One (via Open Democracy):
My post yesterday about G4S recruiting ex-police officers to run cut-price murder investigations  ran with a rather shocking image: epaulettes emblazoned with the red, white and black G4S company logo above the words (in much smaller type): “LINCOLNSHIRE POLICE”. G4S dominant and on top, as it were.
I guessed that the image (first spotted here ) might be a spoof, mocked up in protest at the massive privatisation contract  — worth £200 million — by which 540 civilian Lincolnshire police workers turn into employees of G4S, the self-styled “world’s leading provider of security solutions”.
It had to be a spoof, for what self-respecting police authority would submit to its name being attached to a corporate logo at all, let alone a corporate logo in the striking red, white and black colour scheme favoured by the Third Reich?
I contacted both Lincolnshire Police and G4S by separate emails, asking, were the epaulettes genuine? And, if so, who was entitled to wear them? And where else do the G4S and Lincolnshire police insignia appear together? And waited.
Meanwhile, we ran the image with my G4S contract-cops piece: spoof or no spoof, it seemed to express — with visceral impact — something about the corporate takeover of this most important public service.
Yesterday at noon, confirmation came that the image was . . . genuine! The explanation, from G4S head of UK public relations Nicola Savage, is worth quoting in full:
“This epaulette is worn only by G4S civilian uniformed employees working in the Lincolnshire Police strategic partnership,” said Ms Savage, who, by the way, used to be a government information officer.
“It was jointly designed and agreed by both Lincolnshire Police and G4S. It is worn by employees working in departments such as the Force Control Room, Custody as well as by Town Enquiry Officers. There are no plans to introduce the dual logo elsewhere.”
Almost four hours later the very same words arrived, pasted into an email from the Lincolnshire police department, G4S having the whip hand again.
So, uniformed civilians sporting G4S-Lincolnshire Police epaulettes, will be Town Enquiry Officers looking and acting like police officers.
And uniformed civilians with G4S/Lincolnshire police epaulettes will be running police custody units (although, according to the Lincolnshire police authority , a real police officer will play custody sergeant).
They’ll be running police identification units and the force control room (with a real police officer playing inspector).
The private company hired by the government to deport foreign nationals has decided to place its own guards under surveillance after concluding that some lack respect for ethnic minorities and women and display “loutish” and “aggressive” behaviour.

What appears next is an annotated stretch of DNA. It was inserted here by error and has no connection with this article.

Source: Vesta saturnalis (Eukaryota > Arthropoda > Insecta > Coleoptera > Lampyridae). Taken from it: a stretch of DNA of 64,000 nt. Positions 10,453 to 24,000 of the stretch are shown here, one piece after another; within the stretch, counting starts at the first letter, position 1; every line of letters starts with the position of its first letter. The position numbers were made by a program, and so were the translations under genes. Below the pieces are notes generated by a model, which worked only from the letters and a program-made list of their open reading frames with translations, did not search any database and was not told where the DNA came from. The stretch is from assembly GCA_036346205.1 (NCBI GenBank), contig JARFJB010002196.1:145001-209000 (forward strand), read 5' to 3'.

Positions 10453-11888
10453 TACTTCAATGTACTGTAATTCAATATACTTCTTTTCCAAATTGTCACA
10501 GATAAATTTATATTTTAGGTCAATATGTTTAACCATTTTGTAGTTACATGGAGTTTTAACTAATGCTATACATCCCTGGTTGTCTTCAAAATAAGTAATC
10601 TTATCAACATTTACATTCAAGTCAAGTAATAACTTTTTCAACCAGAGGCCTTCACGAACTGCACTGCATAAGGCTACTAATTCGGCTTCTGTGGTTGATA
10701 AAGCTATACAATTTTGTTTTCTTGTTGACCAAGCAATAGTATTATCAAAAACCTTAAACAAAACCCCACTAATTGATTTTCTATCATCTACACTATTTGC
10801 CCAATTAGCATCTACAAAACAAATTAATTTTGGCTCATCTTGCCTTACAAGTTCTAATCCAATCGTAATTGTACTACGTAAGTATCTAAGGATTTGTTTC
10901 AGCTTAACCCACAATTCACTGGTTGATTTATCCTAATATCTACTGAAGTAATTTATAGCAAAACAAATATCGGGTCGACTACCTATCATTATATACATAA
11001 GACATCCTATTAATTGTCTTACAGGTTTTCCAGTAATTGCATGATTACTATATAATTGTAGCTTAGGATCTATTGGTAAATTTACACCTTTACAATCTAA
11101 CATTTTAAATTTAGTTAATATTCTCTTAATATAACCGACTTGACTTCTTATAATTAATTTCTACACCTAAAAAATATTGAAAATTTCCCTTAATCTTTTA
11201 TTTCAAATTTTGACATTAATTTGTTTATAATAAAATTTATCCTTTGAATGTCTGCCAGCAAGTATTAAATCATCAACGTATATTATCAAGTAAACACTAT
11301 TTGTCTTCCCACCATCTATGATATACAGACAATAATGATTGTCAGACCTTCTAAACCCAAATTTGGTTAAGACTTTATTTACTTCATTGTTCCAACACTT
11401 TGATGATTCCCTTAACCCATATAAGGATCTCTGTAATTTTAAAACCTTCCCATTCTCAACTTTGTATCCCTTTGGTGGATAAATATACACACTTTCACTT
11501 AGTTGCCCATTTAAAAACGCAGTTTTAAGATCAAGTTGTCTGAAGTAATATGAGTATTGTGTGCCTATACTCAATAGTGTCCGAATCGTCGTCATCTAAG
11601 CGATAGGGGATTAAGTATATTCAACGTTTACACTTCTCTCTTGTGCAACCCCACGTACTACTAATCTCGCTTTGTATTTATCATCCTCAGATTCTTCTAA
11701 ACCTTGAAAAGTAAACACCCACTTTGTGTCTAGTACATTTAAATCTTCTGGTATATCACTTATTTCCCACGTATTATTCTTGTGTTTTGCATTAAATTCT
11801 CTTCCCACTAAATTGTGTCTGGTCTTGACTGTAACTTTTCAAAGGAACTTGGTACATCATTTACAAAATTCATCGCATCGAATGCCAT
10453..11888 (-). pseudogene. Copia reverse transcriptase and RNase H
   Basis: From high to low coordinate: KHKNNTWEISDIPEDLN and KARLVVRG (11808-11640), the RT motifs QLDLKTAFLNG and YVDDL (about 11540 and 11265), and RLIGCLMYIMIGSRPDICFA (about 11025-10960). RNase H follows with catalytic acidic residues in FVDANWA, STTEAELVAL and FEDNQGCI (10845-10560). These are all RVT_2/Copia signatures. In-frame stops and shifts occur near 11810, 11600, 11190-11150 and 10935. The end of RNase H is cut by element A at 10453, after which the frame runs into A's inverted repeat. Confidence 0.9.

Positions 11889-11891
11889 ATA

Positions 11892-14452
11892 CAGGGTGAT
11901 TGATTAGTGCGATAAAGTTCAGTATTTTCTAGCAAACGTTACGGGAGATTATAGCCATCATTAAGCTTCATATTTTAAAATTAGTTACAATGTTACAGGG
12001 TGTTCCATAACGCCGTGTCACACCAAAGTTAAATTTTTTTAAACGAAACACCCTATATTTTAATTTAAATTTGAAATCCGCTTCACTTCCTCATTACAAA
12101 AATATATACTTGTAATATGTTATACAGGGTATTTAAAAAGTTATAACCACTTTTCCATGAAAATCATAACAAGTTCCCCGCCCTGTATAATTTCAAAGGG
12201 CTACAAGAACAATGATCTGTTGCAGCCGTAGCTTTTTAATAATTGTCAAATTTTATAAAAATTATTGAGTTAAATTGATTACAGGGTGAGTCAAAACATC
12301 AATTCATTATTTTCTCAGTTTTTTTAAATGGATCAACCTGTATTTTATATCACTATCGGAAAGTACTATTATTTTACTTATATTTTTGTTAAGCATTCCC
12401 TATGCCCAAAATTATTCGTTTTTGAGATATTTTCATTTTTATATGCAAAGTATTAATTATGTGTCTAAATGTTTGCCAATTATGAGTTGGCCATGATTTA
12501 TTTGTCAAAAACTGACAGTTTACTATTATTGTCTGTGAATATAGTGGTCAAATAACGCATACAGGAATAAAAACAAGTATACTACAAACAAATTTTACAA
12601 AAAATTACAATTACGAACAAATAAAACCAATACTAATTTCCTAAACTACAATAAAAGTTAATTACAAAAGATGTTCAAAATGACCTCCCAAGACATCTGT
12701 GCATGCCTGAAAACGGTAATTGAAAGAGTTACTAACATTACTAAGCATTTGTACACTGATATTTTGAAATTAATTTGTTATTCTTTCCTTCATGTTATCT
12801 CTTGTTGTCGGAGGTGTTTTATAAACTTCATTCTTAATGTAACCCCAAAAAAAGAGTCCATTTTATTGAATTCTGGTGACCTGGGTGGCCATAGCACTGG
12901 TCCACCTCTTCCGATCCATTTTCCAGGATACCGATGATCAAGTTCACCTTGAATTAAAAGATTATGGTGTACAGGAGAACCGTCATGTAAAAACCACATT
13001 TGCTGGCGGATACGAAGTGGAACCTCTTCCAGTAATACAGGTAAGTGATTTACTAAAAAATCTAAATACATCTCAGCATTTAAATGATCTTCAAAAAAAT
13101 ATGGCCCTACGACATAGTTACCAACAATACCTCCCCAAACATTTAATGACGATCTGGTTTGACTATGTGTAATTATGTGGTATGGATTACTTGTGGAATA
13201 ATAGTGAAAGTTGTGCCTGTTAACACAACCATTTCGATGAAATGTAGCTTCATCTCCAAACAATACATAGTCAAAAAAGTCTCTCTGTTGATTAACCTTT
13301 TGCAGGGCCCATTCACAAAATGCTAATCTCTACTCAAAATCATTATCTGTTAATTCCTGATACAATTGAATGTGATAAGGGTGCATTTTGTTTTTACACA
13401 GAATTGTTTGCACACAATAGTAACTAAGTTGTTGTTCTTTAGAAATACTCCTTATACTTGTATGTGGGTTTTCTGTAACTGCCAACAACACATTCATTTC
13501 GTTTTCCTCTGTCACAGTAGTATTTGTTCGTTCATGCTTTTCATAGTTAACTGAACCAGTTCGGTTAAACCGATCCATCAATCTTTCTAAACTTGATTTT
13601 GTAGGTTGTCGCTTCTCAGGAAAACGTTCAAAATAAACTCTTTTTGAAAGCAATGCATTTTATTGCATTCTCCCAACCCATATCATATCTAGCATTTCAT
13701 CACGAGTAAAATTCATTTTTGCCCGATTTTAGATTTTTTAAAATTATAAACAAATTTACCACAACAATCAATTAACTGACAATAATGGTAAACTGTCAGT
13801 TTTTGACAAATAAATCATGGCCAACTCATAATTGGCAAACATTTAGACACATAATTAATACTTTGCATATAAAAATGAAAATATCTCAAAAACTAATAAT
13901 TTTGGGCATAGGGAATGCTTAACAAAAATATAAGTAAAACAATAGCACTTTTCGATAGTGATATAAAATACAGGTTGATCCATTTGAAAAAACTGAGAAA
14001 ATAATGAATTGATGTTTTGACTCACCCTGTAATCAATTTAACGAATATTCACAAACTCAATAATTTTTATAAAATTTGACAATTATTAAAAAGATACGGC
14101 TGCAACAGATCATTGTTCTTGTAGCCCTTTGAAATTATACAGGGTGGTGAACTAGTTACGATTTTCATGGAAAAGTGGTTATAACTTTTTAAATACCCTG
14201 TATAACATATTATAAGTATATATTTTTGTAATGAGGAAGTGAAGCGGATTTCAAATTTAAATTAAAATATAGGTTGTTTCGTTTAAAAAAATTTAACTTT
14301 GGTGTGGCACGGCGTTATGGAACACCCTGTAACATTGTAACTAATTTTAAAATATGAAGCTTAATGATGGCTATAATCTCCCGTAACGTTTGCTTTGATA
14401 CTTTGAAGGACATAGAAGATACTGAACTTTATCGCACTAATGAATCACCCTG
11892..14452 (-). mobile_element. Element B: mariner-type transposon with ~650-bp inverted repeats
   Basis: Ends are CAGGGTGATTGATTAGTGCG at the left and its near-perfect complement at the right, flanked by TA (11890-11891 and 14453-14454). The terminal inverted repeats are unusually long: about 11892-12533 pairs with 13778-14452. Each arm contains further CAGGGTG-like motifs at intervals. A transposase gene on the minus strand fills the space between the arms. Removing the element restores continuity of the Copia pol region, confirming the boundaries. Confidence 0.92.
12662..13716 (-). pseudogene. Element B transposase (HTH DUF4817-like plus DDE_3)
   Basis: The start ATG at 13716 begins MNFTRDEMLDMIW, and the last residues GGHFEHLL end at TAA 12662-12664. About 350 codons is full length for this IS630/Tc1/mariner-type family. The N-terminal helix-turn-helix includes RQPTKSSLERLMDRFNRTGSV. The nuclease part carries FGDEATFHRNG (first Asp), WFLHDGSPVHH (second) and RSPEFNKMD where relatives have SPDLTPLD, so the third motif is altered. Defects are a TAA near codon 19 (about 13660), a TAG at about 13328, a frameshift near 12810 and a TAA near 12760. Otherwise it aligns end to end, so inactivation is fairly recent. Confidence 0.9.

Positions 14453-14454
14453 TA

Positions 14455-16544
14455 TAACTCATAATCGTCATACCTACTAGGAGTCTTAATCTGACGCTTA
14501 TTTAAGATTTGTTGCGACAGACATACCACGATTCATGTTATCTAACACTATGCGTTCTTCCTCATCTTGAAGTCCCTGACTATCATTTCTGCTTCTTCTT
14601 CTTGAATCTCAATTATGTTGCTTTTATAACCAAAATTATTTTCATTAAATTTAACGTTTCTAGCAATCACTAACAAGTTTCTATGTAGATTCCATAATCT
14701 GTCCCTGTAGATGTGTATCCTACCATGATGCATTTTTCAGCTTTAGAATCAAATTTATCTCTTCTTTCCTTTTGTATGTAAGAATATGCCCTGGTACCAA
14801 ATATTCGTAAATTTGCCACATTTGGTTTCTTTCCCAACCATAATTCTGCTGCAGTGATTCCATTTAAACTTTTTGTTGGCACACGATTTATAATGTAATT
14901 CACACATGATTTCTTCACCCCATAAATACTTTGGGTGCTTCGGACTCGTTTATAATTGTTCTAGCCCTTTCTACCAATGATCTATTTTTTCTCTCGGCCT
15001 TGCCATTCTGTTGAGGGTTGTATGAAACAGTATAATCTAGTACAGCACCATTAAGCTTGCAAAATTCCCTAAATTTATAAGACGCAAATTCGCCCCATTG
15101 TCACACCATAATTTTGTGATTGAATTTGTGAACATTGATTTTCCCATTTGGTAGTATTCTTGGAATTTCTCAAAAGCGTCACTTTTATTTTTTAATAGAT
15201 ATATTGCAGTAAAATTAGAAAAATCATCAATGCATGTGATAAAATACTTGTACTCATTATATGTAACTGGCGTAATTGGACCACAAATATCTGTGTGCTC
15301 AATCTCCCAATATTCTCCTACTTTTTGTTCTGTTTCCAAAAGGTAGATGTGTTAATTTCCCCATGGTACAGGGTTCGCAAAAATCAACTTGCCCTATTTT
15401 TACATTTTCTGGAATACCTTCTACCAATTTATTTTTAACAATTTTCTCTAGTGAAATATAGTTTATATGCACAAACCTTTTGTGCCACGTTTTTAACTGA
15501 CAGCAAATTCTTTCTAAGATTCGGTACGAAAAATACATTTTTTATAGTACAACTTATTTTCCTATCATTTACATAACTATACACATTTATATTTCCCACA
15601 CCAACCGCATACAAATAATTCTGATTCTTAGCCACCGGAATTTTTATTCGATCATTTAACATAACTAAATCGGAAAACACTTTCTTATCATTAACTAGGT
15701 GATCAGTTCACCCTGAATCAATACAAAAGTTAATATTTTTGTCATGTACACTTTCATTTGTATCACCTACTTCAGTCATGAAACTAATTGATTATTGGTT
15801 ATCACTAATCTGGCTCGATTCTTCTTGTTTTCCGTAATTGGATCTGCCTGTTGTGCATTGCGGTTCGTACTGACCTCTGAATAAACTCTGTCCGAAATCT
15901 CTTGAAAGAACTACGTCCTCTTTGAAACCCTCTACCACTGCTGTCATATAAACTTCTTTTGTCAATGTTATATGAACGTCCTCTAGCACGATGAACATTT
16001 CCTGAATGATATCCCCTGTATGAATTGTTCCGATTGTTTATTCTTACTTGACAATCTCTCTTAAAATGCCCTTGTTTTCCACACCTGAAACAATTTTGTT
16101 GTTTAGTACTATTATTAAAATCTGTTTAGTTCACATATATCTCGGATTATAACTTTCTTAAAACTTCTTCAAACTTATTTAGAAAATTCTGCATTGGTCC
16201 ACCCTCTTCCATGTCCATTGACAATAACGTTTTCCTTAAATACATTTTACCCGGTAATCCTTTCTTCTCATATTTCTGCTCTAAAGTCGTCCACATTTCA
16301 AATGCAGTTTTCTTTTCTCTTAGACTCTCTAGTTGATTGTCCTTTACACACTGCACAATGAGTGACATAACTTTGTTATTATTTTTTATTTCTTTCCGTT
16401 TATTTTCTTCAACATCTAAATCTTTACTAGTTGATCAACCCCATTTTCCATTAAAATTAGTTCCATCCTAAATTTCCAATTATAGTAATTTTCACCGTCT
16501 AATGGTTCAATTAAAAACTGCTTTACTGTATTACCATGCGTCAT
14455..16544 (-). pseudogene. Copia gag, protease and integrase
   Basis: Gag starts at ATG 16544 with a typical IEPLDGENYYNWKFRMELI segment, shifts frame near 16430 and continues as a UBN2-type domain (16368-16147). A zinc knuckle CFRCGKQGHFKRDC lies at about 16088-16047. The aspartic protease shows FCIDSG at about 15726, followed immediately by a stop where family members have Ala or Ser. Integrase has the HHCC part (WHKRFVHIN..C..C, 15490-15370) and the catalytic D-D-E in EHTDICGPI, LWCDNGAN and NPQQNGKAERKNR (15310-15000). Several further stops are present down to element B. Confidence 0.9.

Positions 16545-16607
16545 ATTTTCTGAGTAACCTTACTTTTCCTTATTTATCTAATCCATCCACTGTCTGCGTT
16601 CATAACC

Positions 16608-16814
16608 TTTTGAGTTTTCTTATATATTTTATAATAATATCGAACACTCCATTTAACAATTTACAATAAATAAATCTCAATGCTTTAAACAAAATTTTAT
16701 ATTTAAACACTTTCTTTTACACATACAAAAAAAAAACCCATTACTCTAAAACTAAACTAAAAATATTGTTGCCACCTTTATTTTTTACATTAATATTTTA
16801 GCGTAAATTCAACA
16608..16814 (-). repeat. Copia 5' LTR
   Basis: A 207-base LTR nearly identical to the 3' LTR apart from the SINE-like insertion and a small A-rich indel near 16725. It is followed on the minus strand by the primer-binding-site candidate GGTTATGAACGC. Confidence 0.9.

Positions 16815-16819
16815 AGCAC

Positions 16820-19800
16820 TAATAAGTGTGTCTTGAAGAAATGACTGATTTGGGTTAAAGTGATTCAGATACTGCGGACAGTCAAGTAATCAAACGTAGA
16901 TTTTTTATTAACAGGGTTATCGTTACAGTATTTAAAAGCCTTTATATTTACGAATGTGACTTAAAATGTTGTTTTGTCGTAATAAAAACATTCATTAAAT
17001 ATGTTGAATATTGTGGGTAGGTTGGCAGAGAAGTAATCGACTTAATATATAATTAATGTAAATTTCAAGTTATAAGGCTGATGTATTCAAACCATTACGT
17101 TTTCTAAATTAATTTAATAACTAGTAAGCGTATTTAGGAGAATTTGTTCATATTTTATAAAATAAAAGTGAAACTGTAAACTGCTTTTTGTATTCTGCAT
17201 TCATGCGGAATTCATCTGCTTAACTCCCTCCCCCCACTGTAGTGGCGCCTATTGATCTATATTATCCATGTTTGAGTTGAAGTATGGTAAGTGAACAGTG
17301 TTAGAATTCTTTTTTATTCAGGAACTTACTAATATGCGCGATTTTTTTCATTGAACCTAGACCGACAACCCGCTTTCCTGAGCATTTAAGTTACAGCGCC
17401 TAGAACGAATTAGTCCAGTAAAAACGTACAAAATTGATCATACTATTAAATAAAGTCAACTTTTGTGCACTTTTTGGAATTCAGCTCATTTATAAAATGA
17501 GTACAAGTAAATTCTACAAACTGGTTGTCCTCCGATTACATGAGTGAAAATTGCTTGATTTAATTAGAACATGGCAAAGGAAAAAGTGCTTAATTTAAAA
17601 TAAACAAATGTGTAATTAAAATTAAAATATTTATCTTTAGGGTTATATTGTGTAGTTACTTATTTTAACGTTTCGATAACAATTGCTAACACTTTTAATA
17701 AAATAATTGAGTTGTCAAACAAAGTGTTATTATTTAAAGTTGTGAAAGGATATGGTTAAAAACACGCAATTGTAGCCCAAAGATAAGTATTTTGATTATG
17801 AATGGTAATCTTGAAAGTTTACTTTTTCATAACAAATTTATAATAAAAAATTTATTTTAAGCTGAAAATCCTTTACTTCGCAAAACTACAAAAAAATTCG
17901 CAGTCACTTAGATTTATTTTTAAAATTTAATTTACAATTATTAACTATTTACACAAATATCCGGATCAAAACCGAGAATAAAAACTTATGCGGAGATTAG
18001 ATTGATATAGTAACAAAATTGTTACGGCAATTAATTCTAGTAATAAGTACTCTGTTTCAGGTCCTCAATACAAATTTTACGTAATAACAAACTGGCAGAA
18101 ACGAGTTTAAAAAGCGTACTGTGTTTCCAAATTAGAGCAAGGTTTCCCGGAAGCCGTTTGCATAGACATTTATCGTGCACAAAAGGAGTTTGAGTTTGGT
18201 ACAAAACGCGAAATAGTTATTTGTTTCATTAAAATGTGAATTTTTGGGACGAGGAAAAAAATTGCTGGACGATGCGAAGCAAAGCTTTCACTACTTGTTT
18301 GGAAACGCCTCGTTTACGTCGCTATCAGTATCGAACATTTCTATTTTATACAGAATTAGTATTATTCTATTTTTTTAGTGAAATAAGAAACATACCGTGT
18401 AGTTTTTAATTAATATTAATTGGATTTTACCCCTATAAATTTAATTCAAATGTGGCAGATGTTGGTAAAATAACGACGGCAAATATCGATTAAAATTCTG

The damning assessment of the attitudes and conduct of staff working for Reliance is made in an internal company memo, drawn up by senior managers after the company won the Home Office contract to deport foreign prisoners and refused asylum seekers.
The document, one of a number of internal company records leaked to the Guardian, identifies problems “at all levels of the business” and cites poor communication, peer pressure and use of “inappropriate language” by guards empowered to use force to return foreign nationals.
In response, executives at Reliance have decided to recruit a team of covert monitors who will pose as passengers on commercial flights and report back on the performance of guards. They hope the move will quell the growing impression that the deportation system remains in crisis – 18 months after an Angolan man, Jimmy Mubenga, died after being forcibly restrained on a flight from Heathrow.
The Guardian has obtained details of seven further cases of alleged mistreatment of detainees said to have occurred since last May, when Reliance took over the lucrative government removals contract from rival private security firm G4S.
The Home Office said the five allegations it had investigated were found to be “entirely without merit”; in at least one case a detainee is believed to have seriously injured guards during altercations.
Campaigners argue that the complaints process rarely finds in favour of deportees and say the latest complaints indicate a culture of using excessive force remains.
Three G4S guards arrested over Mubenga’s death in October 2010 remain on bail. The Crown Prosecution Service is expected to announce whether they will face manslaughter charges at the end of the month.
A parliamentary report last week suggested the removals process was in chaos, as a fifth of foreign prisoners who recently finished their jail terms had still not been deported by last November. The home affairs select committee was highly critical of the UK Border Agency, the Home Office department that works with Reliance, saying it was failing to fulfil its basic tasks and risked damaging public trust.